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Asia Pacific trade agreements must safeguard workers’ rights

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9 November, 2023IndustriALL Global Union Asia Pacific affiliates strategized actions to defend workers’ rights in free trade agreements, in a regional meeting held in Kuala Lumpur on 1 November.

Trade union leaders reaffirmed their commitment regarding the Action Plan which focuses on moving towards trade for the benefit of the people, which was adopted in the executive committee meeting in Mexico in 2018. 

IndustriALL assistant general secretary Kemal Özkan said:

“We call on governments to return to multilateralism in negotiating trade, include enforceable labour rights, stop secret negotiations, and engage trade unions in discussion. It is crucial to increase the exchange of information and experience on trade among affiliates, to coordinate actions before ratification of trade agreements.” 

During exchange sessions, participants discussed the latest developments of the regional and bilateral trade agreements, which will affect IndustriALL affiliates. 

Good practices of safeguarding workers’ rights were identified. For example, forming alliances with other trade unions, peasant and civil society organizations, Continuous campaigning and building public pressure, mobilizing support of trade unions in other countries, leveraging the forum of international bodies. 

The Asia Pacific affiliates are proposing the creation of a regional and global platform on trade and industrial policy to strengthen coordination and information exchange among affiliates and regional offices.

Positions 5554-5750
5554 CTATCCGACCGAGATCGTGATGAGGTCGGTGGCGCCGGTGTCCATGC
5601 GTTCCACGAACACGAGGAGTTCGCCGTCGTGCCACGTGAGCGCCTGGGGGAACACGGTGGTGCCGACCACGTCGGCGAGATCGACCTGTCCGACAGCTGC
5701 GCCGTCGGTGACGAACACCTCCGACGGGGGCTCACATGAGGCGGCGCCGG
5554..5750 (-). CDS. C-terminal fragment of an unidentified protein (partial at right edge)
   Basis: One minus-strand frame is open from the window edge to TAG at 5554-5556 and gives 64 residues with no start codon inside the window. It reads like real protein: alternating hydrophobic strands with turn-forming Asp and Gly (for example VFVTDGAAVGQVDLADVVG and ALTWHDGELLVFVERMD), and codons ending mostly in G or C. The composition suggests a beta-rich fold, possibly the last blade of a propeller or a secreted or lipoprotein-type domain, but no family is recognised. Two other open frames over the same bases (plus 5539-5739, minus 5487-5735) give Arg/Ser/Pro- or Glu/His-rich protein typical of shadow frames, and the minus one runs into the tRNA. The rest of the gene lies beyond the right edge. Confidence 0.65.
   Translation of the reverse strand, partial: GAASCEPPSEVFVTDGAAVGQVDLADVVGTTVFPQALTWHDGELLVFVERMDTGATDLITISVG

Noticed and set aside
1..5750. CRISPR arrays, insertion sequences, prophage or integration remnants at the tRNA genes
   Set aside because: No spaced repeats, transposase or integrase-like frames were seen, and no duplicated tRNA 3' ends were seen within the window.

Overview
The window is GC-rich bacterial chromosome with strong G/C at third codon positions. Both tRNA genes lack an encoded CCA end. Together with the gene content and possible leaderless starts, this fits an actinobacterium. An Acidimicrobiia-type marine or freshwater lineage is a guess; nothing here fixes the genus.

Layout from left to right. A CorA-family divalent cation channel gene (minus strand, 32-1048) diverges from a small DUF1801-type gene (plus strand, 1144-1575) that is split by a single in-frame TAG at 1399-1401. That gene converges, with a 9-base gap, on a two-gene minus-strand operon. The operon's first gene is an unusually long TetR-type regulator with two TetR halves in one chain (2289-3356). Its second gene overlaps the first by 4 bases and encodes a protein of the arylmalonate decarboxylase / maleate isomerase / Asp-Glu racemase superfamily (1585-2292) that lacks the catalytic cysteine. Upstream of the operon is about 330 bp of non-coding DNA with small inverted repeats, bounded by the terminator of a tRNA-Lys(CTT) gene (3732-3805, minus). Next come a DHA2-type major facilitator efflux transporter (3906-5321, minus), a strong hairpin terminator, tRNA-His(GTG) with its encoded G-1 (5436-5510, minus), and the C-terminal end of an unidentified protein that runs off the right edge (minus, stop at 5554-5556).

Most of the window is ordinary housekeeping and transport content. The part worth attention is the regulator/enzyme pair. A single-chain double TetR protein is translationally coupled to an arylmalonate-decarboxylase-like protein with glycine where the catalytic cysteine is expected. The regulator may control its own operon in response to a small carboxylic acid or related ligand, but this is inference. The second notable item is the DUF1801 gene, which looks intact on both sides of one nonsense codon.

“Trade agreements must contain labour and environment provisions. The Japanese Council of Metal Workers (JCM) demands the government to make the Guidelines on Respecting Human Rights in Responsible Supply Chains mandatory. We also request the government to ratify the ILO Convention 111 on Discrimination and Convention 155 on Occupational Safety and Health,” 

said Hideyuki Hirakawa, the JCM assistant general secretary. 

“Australian trade agreements have worked to undermine labour standards. It waived the need for labour market testing before engaging temporary oversea workers and driving down wages and conditions in Australia. The Investor-State Dispute Settlement clauses also exposed the government to the risk of being sued. But the current federal labour government is taking a more considered approach to trade agreement negotiations,” 

said Tony Maher, the general president of the Australian Mining and Energy Union (MEU). 

“China cannot be kept out of our discussion on trade. For decades, China has been cultivated by the developed countries to crush the organized labour, now it is being held up. The trade union movement must think differently than governments. The global trading system must accommodate China in reasonable ways that benefit the working class. Like any war, trade wars are always at the cost of the working class,”

said Gautam Mody, the general secretary of New Trade Union Initiative (NTUI). 

Thirty participants from Australia, Bangladesh, India, Indonesia, Japan, Korea, Malaysia, Pakistan, Philippines, Singapore and Taiwan joined the meeting in person and via Zoom.